Monday Challenge: Crossing the Rubicon

long way down...

It’s a long way down. (Photo credit: natala007)

I finally did it: I finished the first read-through and notes for The Patchwork King. Not the editing, not by a long shot, but I have a big list of problems that need to be solved. I just need to figure out some way to do so.

I think of this phase as being like taking a 5,000 piece puzzle you bought at a thrift shop and dumping it out on the floor. And then realizing that you only have 4,000 of the pieces. Most of what you need is there, and can be assembled into something coherent. As for the rest, well, it’s time to improvise. You can have a guess based on that shape of the surrounding pieces, but in the end it’s still a guess.

But, hey, the good news is, you might make something better than the picture on the box.

To help with the assembly, I started doing character rankings. Where these people fall of the Scales of Important Things: tenacity, survival instinct, ability to plan, capacity for love, capacity for violence. Like stats cards: So-and-so has an eight out of ten on survival, but only a four on social graces and a two on forward thinking. I don’t know if this helps yet, but it keeps me entertained.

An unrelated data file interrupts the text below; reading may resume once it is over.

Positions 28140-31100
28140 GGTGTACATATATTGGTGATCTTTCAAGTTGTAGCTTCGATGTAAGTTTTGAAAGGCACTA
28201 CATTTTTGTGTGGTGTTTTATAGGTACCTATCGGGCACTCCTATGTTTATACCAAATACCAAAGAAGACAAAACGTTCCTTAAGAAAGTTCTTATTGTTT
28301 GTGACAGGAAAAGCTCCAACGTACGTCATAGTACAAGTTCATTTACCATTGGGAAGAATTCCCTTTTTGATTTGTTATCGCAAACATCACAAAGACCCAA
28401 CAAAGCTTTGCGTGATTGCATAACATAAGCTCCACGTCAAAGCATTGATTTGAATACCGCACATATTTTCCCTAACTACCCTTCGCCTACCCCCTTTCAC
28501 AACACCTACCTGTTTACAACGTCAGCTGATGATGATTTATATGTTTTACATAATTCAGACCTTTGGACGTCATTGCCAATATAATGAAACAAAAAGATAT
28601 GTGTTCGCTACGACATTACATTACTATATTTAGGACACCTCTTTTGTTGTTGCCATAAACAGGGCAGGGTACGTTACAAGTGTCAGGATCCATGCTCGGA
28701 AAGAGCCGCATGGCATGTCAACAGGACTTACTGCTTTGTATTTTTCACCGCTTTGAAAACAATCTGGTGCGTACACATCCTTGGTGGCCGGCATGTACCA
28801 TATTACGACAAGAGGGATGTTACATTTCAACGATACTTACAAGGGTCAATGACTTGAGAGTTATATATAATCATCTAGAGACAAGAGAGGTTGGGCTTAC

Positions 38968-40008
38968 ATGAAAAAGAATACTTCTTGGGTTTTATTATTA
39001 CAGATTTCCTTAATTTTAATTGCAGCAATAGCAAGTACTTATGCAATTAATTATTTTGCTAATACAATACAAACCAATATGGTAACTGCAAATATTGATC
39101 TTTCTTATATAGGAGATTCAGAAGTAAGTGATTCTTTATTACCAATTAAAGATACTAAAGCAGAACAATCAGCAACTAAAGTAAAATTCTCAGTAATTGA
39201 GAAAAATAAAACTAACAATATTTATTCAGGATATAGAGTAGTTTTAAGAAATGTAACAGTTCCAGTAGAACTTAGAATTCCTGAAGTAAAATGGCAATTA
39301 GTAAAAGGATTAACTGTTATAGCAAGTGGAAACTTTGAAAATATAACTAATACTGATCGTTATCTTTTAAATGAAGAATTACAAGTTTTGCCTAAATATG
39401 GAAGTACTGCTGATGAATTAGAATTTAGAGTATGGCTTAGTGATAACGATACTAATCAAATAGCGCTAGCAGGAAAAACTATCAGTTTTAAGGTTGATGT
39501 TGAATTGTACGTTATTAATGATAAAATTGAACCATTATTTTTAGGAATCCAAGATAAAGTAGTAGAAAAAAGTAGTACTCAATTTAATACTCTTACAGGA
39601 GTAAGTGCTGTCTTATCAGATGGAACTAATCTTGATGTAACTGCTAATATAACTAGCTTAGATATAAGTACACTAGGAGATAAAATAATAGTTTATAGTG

One odd thing: two of my characters ranked almost identically on their caring for other people and their sheer ruthlessness. One is the antagonist. The other is one of the protagonists.

Odd connection, but the more I thought about it, the more it made sense. They are two people who will do anything for those they care about. There is no line that they will not cross. The only difference is that the antagonist will first sacrifice others in pursuit of this goal, where the protagonist will first sacrifice herself. The same root, but very different outcomes.

It’s something that sets them apart from most of the other characters, including the other protagonist. She has to watch these two fall into darkness and decide: will I follow? Or will I try and find another way, knowing that it means I might fail? It will not be an easy choice for her.

So, give this some thought for your Monday Challenge: Write your main character’s line. What will they not do, for any reason or for any person? What are the depths to which they will not sink? Where is their stopping point?

And what, if anything, could ever make them cross it?

Twisted Mirror: The Bad Guy

Broken mirror

Look with caution. (Photo credit: Anakronfilm)

I may have mentioned before that I like bad guys. No, not in that damn stupid pop-psychology ‘I can change him’ way. But in fiction, a good bad guy can make or break a story.